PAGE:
Inflammation and Increased Aromatase Expression Occur in the Breast Tissue of Obese Women with Breast Cancer

Department of Medicine, Memorial Sloan-Kettering Cancer Center, New York, NY, USA.
Cancer Prevention Research (Impact Factor: 4.44). 06/2011; 4(7):1021-9. DOI: 10.1158/1940-6207.CAPR-11-0110
Source: PubMed


Obesity is a risk factor for the development of hormone receptor-positive breast cancer in postmenopausal women and has been associated with an increased risk of recurrence and reduced survival. In humans, obesity causes subclinical inflammation in visceral and subcutaneous adipose tissue, characterized by necrotic adipocytes surrounded by macrophages forming crown-like structures (CLS). Recently, we found increased numbers of CLS, activation of the NF-κB transcription factor, and elevated aromatase levels and activity in the mammary glands of obese mice. These preclinical findings raised the possibility that the obesity → inflammation axis is important for the development and progression of breast cancer. Here, our main objective was to determine if the findings in mouse models of obesity translated to women. Breast tissue was obtained from 30 women who underwent breast surgery. CLS of the breast (CLS-B) was found in nearly 50% (14 of 30) of patient samples. The severity of breast inflammation, defined as the CLS-B index, correlated with both body mass index (P < 0.001) and adipocyte size (P = 0.01). Increased NF-κB binding activity and elevated aromatase expression and activity were found in the inflamed breast tissue of overweight and obese women. Collectively, our results suggest that the obesity → inflammation → aromatase axis is present in the breast tissue of most overweight and obese women. The presence of CLS-B may be a biomarker of increased breast cancer risk or poor prognosis.

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Available from: Kotha Subbaramaiah, May 13, 2014
    • "Androgens such as T are known to play a significant role in obesity, glucose homeostasis, and lipid metabolism (Saad and Gooren, 2011). Obesity and metabolic diseases have been shown to increase the incidence of breast cancer (Eliassen et al., 2006), increase aromatase expression in breast tissue (Morris et al., 2011), worsen the outcome of hormone-receptor-positive breast cancer (Sparano et al., 2010), and reduce responsiveness to endocrine therapy (Pfeiler et al., 2011). Also, it has been reported that obesity promotes breast cancer by modifying insulin and the insulin-like growth factor (IGF) axis and by changing circulating levels of cytokines and adipokines (Roberts et al., 2010). "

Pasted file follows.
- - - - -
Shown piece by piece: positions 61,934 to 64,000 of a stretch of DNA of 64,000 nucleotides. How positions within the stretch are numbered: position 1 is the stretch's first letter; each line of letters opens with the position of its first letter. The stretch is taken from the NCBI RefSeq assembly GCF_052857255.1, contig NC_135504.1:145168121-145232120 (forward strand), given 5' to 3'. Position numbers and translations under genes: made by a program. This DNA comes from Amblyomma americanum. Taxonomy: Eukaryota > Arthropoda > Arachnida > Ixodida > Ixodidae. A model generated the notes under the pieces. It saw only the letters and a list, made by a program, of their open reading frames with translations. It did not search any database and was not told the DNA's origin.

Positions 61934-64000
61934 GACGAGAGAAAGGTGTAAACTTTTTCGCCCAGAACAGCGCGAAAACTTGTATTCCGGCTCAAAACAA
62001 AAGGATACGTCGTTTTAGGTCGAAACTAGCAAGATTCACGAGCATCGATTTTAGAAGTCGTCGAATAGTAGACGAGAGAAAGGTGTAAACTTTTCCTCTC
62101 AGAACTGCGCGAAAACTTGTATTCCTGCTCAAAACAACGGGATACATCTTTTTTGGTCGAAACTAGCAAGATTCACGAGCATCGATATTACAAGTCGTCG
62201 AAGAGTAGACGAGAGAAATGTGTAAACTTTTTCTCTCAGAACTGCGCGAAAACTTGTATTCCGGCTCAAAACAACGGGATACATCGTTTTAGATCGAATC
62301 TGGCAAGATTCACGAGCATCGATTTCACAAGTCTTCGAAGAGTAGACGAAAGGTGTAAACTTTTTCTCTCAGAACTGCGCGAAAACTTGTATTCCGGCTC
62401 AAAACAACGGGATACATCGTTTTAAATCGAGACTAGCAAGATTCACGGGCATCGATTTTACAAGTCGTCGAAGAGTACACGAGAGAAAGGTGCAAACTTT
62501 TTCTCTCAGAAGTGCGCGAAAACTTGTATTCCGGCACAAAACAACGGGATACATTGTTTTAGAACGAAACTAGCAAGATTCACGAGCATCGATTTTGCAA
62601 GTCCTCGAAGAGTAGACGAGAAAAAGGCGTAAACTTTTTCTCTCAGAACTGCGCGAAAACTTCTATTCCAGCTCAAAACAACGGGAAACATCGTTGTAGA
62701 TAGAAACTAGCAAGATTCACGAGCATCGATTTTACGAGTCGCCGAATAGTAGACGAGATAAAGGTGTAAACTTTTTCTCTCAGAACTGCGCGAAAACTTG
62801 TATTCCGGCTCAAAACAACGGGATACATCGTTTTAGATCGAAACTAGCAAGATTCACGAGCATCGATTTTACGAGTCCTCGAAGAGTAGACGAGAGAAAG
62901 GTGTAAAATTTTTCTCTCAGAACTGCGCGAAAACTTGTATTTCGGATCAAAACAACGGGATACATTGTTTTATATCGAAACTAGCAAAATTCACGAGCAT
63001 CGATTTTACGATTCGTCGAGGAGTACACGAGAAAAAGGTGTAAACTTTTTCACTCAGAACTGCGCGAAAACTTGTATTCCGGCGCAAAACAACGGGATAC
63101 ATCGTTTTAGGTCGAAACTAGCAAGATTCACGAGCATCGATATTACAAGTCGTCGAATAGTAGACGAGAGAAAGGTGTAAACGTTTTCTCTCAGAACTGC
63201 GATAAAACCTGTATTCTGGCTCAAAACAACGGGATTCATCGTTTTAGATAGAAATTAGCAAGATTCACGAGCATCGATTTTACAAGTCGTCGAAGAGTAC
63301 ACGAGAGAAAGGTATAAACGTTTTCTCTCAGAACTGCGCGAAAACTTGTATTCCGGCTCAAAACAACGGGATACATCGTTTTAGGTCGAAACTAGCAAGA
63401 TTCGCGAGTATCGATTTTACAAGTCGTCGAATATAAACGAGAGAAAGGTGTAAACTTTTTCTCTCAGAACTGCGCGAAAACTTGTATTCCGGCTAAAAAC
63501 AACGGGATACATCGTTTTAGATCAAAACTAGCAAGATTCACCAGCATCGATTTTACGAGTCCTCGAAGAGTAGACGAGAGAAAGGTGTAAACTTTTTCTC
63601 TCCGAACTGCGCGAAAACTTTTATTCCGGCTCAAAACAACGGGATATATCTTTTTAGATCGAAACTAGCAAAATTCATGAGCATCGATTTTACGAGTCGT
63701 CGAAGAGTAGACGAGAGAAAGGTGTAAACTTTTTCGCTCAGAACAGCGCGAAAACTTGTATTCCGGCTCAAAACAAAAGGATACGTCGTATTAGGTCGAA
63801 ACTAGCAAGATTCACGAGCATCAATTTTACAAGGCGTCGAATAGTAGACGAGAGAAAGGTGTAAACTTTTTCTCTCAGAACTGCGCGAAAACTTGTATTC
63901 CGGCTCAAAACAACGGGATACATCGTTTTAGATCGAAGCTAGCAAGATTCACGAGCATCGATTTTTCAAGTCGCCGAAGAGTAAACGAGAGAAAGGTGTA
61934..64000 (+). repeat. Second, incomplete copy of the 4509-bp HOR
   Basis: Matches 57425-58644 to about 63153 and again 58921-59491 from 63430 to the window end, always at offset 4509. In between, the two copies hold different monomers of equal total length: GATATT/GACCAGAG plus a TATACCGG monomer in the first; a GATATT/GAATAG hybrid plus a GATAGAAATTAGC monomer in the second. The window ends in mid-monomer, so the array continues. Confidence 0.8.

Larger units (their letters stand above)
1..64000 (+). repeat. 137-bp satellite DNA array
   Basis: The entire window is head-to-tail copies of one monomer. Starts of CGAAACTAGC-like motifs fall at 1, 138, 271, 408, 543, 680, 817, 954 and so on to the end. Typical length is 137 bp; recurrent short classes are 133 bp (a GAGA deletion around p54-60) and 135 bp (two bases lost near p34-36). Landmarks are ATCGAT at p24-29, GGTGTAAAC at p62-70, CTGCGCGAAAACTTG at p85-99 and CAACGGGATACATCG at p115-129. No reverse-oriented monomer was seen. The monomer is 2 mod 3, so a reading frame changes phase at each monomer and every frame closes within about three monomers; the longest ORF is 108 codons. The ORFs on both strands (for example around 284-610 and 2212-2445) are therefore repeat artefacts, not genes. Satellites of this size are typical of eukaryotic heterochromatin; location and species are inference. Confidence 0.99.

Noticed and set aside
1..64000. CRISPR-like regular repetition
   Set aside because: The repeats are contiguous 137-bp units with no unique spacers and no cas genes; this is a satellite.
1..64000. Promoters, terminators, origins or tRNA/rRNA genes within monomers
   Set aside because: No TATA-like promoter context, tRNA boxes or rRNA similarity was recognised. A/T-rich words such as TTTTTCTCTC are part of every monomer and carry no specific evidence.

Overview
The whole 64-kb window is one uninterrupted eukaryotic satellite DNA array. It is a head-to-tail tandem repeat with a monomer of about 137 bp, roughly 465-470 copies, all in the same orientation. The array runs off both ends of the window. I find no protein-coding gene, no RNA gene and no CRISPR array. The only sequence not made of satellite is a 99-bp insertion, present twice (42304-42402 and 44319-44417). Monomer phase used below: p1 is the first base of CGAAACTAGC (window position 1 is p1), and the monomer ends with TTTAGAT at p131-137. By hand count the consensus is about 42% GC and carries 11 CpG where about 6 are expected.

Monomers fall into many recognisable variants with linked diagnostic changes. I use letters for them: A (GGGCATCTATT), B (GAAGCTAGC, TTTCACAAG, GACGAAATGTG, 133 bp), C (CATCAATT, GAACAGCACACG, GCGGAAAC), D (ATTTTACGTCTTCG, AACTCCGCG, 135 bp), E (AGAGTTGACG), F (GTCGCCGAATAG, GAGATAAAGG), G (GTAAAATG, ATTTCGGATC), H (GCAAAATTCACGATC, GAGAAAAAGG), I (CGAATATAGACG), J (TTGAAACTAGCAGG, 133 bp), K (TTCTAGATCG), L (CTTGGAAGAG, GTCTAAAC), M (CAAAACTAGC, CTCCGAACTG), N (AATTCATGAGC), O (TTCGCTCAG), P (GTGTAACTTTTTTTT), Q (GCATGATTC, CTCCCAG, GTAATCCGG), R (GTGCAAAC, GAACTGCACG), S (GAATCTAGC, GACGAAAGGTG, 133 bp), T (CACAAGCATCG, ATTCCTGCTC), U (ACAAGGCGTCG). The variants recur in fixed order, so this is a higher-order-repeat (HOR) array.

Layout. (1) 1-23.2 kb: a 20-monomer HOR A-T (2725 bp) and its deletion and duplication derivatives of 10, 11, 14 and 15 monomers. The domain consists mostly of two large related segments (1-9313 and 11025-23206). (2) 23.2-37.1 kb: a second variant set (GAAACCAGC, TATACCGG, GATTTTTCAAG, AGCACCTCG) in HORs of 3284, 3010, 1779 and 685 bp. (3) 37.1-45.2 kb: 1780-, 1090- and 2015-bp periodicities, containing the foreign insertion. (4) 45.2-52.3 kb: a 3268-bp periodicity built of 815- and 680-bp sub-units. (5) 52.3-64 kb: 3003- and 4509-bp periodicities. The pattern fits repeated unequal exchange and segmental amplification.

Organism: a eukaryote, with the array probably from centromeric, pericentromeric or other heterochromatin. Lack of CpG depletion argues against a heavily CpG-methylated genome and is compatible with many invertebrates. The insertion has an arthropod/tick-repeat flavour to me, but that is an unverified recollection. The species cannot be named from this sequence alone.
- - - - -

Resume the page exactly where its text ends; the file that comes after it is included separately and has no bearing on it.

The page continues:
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    • "Increase in WAT mass, thus, leads into increased peripheral conversion of androgens to estrogens . Moreover, obesity-associated inflammatory factors upregulate aromatase gene expression in WAT of women (Morris et al., 2011; Subbaramaiah et al., 2012), indicating that low-grade inflammation further contributes to increased estrogen biosynthesis in WAT of obese individuals. Very little, however, is known about the regulation of CYP19A1 gene expression, or the effects of locally produced estrogens in male WAT. "
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    • "In this exploratory study we aimed to ascertain whether salivary methylation of the CYP19A1 and PPARG promoters was related to age at breast or pubic hair development in girls, both independently and in concert with body size. In light of the current literature, we anticipated overweight girls with CYP19A1 hypomethylation and PPARG hypermethylation might be predisposed to early breast development [33-35], and those with PPARG hypermethylation to early pubic hair development [9,16]. "
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